UK flight industry group urges airspace modernisation
The UK is facing a major increase in flight delays if the way airspace is controlled is not modernised, leading industry figures have warned.
The group says existing structures are outdated and unable to cope with the expected increase in aviation by 2030.
Flight paths need to be redrawn and more satellite navigation used instead of ground-based radio beacons, it says.
The call comes ahead of a Department for Transport consultation next year into managing the UK's airspace.
The coalition, which calls itself Sky's The Limit, includes the chief executives of air traffic control provider National Air Traffic Control Service (Nats), the Airport Operators Association and trade body Airlines UK.
It calls on the government and MPs to support the changes, describing them as "urgent and necessary".
"Much of the UK's controlled airspace... was designed in the 1960 and 1970s for a different era of aircraft and when traffic was less than half of what it is today," it says.
The proposals, adds the group, can increase capacity in the air, while reducing the number of people who experience aircraft noise and cutting greenhouse gas emissions.
According to Sky's The Limit, the number of flights operating in UK airspace is estimated to rise to 3.1 million a year by 2030 from two million in 2015. But it says airline passengers could suffer delays of up to 20 minutes on every flight by 2030.
The chief executive of Nats likened the UK's current system of flight paths to "a network of B roads".
Martin Rolfe said that if it did not change, the UK could end up with a scenario where every flight is delayed.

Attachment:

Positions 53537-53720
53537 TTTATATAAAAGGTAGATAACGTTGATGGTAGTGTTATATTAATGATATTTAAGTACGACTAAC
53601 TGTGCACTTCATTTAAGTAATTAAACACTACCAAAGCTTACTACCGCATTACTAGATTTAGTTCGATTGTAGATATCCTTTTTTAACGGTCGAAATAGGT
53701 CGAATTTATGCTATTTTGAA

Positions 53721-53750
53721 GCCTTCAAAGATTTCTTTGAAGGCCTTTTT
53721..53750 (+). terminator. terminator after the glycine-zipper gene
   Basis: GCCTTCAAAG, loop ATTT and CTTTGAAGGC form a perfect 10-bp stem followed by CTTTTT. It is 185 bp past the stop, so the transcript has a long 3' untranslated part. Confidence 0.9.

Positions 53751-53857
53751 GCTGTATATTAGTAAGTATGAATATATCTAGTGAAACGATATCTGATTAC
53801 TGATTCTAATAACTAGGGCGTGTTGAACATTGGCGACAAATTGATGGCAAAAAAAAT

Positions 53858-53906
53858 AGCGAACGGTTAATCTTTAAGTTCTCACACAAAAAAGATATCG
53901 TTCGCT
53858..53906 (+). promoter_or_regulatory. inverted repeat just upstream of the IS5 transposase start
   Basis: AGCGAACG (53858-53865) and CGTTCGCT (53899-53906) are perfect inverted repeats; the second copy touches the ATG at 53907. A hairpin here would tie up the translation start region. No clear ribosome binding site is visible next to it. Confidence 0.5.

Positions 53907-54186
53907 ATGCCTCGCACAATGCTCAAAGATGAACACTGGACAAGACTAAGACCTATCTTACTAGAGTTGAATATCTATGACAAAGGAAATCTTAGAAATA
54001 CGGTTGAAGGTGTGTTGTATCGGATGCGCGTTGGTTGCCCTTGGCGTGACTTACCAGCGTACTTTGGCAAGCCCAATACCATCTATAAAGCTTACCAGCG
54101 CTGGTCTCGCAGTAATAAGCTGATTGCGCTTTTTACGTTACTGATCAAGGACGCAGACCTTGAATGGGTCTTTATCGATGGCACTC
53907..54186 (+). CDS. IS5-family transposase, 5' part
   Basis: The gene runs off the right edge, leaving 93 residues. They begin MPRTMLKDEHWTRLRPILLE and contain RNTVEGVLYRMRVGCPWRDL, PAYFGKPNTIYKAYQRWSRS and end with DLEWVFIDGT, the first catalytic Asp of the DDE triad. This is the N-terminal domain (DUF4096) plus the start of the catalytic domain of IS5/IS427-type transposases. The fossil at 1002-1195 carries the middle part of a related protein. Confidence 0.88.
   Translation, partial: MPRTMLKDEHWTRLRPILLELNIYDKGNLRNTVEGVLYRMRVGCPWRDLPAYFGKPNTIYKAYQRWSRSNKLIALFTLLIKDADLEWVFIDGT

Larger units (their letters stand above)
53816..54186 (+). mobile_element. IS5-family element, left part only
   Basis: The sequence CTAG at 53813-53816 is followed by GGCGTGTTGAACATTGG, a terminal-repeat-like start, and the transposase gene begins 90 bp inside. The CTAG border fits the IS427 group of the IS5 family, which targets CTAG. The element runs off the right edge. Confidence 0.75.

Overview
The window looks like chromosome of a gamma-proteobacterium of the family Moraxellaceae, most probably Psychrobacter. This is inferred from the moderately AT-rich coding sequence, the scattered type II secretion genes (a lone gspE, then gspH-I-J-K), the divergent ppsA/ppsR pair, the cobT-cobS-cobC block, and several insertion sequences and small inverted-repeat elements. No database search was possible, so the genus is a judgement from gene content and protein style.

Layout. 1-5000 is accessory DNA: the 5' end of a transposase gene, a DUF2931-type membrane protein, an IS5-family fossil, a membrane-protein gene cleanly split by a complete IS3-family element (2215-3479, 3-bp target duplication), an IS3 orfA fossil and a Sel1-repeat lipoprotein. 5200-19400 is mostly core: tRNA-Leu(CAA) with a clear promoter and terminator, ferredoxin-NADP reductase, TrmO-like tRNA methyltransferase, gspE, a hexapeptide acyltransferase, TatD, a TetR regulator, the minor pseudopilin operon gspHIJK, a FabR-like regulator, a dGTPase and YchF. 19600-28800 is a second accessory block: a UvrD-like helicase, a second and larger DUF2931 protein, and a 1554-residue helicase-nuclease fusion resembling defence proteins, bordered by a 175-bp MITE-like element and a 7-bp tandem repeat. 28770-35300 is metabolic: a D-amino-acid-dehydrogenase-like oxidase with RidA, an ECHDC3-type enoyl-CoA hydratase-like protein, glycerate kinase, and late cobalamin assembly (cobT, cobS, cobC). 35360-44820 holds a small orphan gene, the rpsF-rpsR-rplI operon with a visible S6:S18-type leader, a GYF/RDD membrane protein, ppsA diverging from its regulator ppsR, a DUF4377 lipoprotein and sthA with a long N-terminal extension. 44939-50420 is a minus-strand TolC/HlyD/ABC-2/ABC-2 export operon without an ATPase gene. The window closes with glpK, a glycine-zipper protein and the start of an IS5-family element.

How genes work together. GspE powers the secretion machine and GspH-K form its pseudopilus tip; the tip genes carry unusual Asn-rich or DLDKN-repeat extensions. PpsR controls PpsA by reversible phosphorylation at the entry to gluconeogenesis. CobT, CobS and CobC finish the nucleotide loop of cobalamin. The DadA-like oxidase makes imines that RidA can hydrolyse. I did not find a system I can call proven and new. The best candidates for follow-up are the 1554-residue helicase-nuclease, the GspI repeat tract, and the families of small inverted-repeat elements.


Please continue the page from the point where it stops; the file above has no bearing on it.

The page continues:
He said: "Either delays will soar from effectively no delay - or very little delay from an air traffic perspective right now - up to millions of minutes a year, which probably means every flight being delayed by 10, 15, 20 minutes," he said.
"Or we end up in a position of any additional capacity that we build in the country - no matter where it is - not being usable and not being of any benefit because we don't have the infrastructure in the airspace to support it."
Nats said modernisation of the UK's airspace would mean aircraft would spend less time at low levels where they create more noise and were less fuel efficient. That would also reduce the need for conventional orbital holding - known as stacking - which would keep planes higher for longer.
But Mr Rolfe admitted changing flights paths was "a contentious topic" as it meant some communities would have more planes flying above them.
He added: "Modernising how our skies are structured is vital, but we are already behind schedule and it is critical that the industry and government now work together to deliver change."
A British Airways spokeswoman said the UK's airspace was "outdated", adding that improvements would provide "operational and environmental" advantages.
Virgin Atlantic chief executive Craig Kreeger said the airline is minimising its environmental impact with new aircraft but it requires a "modern airspace infrastructure to maximise the benefits".
The Department for Transport highlighted its announcement of a consultation on UK airspace policy.
A spokesman added that Transport Secretary Chris Grayling had acknowledged that a "wider programme of airspace modernisation" is needed and had already indicated the consultation would examine a "range of national proposals covering noise and airspace".